“So by the time it got two levels or three levels up the Secret Service this made them vibrate at a very high level,” Rove recalled. “So their attitude was the president’s whereabouts are known, somebody is going to be flying an airplane into the school. So literally about 10, 15 seconds after this photograph was taken Eddie comes in and in a voice that was about as cold as an ice cube said to the president, ‘We need to get going.’”

And they did. It was during that 85-mph motorcade to the airport that Bush got word that the Pentagon also had been attacked. Rove was in the presidential limo. Bush, he said, wanted to return to Washington but was told there was no way to guarantee that was a safe choice.

“(Bush) tells them we’re going to Washington,” Rove said, adding that those trying to dissuade him from that said there was no guarantee he would not be met on final approach by somebody with a shoulder-launch missile.

“The president — he’s not an angry guy, he doesn’t manage by anger — but this was one of the two or three times in 39 years that I’ve seen him angry,” Rove said.

At some point, a military aide told Bush the plane did not have enough fuel to get back to Washington because it had not been refueled prior to Bush’s earlier-than-expected return to it. So Air Force One headed to Barksdale Air Force Base in Louisiana. Barksdale had gone on lockdown a day earlier for a training mission “so there was nobody strange on the Air Force Base and they used this to sell it to (Bush),” according to Rove, who said Bush “knew he was being conned and didn’t like it.”

“We fly into Barksdale and nobody is supposed to know where we are,” Rove said in wrapping up, “and some local enterprising (TV) reporter at the local Shreveport TV station had sent a camera down to the flight approach. We only had television (on Air Force One) when we got over a local signal. So we got the local Shreveport TV station and there was Air Force One on final approach.”

You have until Oct. 1 to go see “News to History.” You should, and you should try to get Rove to go with you.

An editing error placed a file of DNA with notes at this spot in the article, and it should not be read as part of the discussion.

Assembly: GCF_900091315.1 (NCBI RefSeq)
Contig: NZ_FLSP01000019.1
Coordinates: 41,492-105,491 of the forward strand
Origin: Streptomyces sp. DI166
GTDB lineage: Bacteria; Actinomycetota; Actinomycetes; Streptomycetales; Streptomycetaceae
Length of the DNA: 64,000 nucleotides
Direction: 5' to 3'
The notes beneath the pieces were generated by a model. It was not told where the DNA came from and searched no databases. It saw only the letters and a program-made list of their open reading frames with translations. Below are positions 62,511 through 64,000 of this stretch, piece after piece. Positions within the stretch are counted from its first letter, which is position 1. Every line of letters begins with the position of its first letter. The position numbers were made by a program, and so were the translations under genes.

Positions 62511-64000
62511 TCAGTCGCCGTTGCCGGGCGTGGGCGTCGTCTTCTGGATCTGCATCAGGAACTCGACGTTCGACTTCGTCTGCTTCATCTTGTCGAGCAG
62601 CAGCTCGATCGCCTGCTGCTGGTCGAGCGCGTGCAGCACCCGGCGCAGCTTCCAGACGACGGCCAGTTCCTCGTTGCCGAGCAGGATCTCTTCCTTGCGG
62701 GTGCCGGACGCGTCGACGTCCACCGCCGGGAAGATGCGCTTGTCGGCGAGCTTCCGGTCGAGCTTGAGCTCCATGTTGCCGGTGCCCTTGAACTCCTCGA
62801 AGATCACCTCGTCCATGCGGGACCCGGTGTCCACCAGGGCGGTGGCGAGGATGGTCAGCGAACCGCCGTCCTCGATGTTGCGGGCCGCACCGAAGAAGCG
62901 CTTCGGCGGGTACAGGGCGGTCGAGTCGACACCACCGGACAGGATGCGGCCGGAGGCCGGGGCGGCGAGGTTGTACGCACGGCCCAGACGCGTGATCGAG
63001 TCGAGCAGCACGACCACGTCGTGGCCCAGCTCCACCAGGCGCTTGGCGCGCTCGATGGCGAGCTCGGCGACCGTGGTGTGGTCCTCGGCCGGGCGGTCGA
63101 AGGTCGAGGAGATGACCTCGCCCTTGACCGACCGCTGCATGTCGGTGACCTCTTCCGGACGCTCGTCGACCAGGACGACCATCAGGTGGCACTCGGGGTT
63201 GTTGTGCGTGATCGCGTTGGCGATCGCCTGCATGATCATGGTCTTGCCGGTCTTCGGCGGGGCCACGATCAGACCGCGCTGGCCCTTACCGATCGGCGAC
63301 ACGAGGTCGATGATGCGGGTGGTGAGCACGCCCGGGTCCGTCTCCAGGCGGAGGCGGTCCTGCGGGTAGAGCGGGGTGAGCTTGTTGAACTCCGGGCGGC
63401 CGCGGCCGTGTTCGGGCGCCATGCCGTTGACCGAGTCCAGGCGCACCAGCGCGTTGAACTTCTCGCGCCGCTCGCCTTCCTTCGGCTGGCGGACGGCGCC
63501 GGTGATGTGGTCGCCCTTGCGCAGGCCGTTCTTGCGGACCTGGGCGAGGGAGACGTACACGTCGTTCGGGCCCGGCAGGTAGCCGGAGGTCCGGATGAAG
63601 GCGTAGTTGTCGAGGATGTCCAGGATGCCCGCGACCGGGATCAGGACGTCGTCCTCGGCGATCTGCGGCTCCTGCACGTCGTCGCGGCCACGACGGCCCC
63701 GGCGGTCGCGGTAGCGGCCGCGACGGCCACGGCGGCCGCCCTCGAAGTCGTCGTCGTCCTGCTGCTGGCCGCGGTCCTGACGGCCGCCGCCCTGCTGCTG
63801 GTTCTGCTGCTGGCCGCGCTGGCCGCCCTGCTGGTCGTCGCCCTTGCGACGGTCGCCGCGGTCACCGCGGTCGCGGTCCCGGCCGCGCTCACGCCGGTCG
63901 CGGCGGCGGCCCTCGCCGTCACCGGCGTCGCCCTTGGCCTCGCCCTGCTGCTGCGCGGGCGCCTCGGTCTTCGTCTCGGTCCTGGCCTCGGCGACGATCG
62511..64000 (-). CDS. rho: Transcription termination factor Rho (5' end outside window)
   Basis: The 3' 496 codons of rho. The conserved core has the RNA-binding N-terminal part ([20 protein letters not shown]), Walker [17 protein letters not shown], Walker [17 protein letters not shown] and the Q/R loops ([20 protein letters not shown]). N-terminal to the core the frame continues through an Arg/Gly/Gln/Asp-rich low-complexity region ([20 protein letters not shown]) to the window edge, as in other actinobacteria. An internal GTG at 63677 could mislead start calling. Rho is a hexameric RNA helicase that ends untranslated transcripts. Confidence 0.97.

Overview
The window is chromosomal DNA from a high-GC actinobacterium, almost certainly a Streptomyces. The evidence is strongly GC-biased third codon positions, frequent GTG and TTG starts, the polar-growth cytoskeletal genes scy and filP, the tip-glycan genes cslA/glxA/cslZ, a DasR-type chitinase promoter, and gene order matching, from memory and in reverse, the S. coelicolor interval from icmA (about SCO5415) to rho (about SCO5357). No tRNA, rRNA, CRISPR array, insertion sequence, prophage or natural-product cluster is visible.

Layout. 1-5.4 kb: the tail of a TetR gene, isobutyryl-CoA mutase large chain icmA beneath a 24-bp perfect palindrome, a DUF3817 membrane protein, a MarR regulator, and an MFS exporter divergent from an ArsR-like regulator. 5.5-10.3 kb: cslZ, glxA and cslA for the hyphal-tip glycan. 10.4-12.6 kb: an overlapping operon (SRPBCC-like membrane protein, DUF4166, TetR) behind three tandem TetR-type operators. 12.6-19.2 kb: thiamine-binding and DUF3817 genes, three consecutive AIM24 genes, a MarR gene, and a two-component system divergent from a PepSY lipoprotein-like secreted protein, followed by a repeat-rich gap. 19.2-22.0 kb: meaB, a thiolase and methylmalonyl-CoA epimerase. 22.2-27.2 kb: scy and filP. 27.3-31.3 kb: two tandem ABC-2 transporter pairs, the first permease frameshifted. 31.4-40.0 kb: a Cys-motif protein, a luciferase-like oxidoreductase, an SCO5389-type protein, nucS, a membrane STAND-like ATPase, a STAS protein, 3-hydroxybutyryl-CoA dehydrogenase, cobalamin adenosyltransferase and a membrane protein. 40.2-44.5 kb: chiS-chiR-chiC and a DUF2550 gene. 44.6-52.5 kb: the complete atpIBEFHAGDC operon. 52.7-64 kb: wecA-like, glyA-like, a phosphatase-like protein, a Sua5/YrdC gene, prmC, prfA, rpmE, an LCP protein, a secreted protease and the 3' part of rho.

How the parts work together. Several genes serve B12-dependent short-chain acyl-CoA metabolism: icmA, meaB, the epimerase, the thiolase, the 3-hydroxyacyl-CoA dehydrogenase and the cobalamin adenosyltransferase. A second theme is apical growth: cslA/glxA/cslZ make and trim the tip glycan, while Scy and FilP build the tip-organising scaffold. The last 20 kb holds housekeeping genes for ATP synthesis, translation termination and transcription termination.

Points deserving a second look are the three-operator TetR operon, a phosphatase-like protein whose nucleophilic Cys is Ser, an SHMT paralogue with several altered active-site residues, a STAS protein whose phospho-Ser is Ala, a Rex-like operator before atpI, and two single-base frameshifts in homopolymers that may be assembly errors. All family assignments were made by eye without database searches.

Reader Comments ...


Next Up in Opinion

Letters to the editor: Sept. 24, 2018
Letters to the editor: Sept. 24, 2018

Re: Sept. 18 article, “Searching for new wedge issue, Cruz says O’Rourke will ban barbecue.” Despite marrying a California vegetarian who has dyed her hair, and despite using technology, hypocritical Cruz acts as though these ideas are anathema to him and foreign to Texas. Does Cruz know that Texas farmers grow over 5 million bushels...
Opinion: What the Times misses about poverty

It’s an affecting story. Matthew Desmond, writing in The New York Times Magazine, profiles Vanessa Solivan, a poor single mother raising three children. Vanessa works as a home health aide, yet she and her three adolescent children are often reduced to sleeping in her car, a 2004 Chrysler Pacifica. In the morning, she takes her two daughters...
Opinion: Days of fear, years of obstruction

Lehman Bros. failed 10 years ago. The U.S. economy was already in a recession, but Lehman’s fall and the chaos that followed sent it off a cliff: Six and a half million jobs would be lost during the next year. We didn’t experience a full replay of the Great Depression, and some have argued that the system worked, in the sense that policymakers...
Facebook comments: Sept. 23, 2018
Facebook comments: Sept. 23, 2018

As reported by the American-Statesman’s Chuck Lindell, Republican Pete Flores defeated Democrat Pete Gallego in Tuesday’s runoff election for Senate District 19, which stretches from San Antonio to the Big Bend region and the New Mexico border. At Flores’ campaign victory party in San Antonio, Lt. Gov. Dan Patrick told supporters...
Rivalry turns deadly in David Pinto’s compelling, unpredictable ‘Nemesis’
Rivalry turns deadly in David Pinto’s compelling, unpredictable ‘Nemesis’

A friendly rivalry turns deadly in “Nemesis” by David Pinto. Elliot Barrett’s life is an enviable one. He’s a prestigious physician with a thriving practice, a well-appointed home in New York City, a devoted wife, and two loving children. He risks it all when he becomes romantically involved with Lindsey Anderson, the seductive...
More Stories